Steel Production

Greening Push for Mining and Metals

Date: March 8, 2024.
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Mining and metals enterprises are experiencing the effects of a broad-based global trend: rising demands to become more environmentally sustainable.

The sources of such demands vary, with a list that includes governments and their regulators, customers, and shareholders. Such demands are already having substantial impacts, particularly in countries like Canada and Sweden.

The last few years have seen real growth in the investments which focus on sustainable industrial systems and business processes (such as the use of electric and hydrogen-powered vehicles, integrated recycling, etc.). Alongside this has been a build-up of green business ecosystems.

Recently, HYBRIT, a Swedish-based green steel venture announced the delivery of the world’s first fossil-free steel or “green steel” to carmaker, Volvo. A few weeks later, Mercedes-Benz announced their own plans to use green steel.

A remarkable achievement on all accounts and an optimistic nod for the future. This has been made possible due to a strong history of innovation in Sweden.

Green steel

In the northern Swedish provinces of Norrbotten and Västerbotten, investments have been announced which exceed €107.5 billion over the next 20 years, mainly in the steel, mining, energy, and technology industries.

They focus on sourcing natural materials using green energy-efficient processes or what is called “sustainable mining.”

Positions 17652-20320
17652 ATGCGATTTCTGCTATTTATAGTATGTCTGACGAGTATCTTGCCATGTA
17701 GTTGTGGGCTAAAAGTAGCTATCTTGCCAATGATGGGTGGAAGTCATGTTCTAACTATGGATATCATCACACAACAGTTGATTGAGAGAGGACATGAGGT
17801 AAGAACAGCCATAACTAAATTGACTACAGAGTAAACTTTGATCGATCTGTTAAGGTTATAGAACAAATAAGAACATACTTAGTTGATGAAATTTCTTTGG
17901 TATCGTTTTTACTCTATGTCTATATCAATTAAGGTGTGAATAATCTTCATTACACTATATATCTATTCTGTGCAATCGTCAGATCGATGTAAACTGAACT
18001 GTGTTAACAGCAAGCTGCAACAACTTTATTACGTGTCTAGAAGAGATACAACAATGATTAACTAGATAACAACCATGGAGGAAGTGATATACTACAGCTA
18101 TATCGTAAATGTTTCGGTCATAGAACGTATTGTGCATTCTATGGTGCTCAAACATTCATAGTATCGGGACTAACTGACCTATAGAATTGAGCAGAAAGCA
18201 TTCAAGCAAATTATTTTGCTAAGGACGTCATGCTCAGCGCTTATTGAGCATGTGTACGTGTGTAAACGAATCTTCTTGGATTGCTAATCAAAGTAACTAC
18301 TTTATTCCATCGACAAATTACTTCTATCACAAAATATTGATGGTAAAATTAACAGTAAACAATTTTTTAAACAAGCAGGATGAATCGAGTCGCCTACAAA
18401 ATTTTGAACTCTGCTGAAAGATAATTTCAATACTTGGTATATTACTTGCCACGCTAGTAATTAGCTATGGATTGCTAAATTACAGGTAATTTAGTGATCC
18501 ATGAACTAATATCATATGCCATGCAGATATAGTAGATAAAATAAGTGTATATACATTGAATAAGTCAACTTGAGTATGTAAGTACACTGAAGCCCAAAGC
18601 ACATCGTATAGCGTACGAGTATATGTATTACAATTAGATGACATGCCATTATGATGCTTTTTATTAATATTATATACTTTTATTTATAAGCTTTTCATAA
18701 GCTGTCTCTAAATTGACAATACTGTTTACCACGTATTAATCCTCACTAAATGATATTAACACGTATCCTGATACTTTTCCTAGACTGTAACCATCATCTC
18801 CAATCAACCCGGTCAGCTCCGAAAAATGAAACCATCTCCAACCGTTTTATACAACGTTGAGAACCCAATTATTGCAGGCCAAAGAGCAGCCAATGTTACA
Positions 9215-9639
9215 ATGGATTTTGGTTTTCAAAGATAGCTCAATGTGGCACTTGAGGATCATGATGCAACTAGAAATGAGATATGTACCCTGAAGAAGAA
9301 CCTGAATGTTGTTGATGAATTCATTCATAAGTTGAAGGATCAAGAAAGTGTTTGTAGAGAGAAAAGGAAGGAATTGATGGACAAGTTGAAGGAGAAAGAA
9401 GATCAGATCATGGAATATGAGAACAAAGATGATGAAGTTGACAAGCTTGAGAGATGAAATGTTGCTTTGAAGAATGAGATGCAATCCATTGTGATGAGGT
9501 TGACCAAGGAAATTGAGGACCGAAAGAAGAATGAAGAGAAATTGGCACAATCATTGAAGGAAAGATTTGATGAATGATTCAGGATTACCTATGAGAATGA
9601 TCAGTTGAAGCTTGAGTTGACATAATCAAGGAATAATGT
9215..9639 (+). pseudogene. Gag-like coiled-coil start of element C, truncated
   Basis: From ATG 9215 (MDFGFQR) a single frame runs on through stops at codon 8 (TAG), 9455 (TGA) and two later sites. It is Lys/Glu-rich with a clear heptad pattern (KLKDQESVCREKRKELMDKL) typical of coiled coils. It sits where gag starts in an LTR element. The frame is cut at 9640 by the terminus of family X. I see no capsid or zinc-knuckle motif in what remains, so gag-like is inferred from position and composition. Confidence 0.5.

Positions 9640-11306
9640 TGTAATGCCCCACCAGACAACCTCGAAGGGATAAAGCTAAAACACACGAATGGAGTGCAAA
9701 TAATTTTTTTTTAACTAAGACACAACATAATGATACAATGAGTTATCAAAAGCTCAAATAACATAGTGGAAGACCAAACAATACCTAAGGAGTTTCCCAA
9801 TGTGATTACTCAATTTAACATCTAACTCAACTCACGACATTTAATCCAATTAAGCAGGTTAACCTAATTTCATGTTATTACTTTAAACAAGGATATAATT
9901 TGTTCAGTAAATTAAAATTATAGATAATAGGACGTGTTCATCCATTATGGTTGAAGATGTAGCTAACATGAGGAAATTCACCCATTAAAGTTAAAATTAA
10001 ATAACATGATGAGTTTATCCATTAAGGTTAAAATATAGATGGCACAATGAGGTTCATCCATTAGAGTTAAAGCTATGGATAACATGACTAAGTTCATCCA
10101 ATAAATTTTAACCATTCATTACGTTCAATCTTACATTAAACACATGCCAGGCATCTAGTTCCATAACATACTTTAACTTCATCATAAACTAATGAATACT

As a part of these plans, more than 25,000 new jobs will be created, which, in turn, means up to 100,000 new residents. The environmental impact of this transition to carbon-free mining and CO2-free steel (also known as “green steel”) is enormous.

In Sweden, the mining and steel industries account for 10% of CO2 emissions; worldwide, they account for about 7%.

Sustainable transformation is more than producing CO2-free steel in new factories or building massive battery factories

Sustainable transformation is more than producing CO2-free steel in new factories or building massive battery factories.

It is about building long-term sustainable mines with highly digitised and automated operations alongside green hydrogen factories that power production.

It is also about building a circular economy with strategic products created from mining waste that can be processed again to produce rare earth minerals and fossil- and cadmium-free fertilizers.

It can be hard to visualize the massive investment being made in Sweden to become sustainable. Here’s an analogy to help illustrate the magnitude of difference between a million and a billion.

If you spend a dollar every second for a whole day, it will take a little over 11 days to spend 1 million. It will, however, take you 32 years to spend a billion.

A century-long sustainable mining

These bold investments in the offing are based on a solid foundation laid over a 100 years ago when the mines in Northern Sweden were created.

To transport the ore from the mines, 650 kms of railroads through the arctic mountains to Narvik port were laid. Early on, it was also decided to electrify this long stretch of railroads—an innovative technology at the time. This led to the building of huge hydropower plants along the Luleå River.

In fact, the first plant built in a village called Porjus was the first in a series of plants that now produce 46% of Sweden’s total energy.

The investments in new CO2-free plants are built close to the mines and the green hydropower energy source, achieving greater sustainability impact

Since electricity could not be transported far at the time, a smeltering plant in Porjus was planned as it was near the energy source and the raw material to be processed.

However, these plans were cancelled when new technologies enabled more efficient transmission of electricity over long distances. This idea has come full circle today with investments in new CO2-free plants that are built close to the mines and the green hydropower energy source, achieving greater sustainability impact.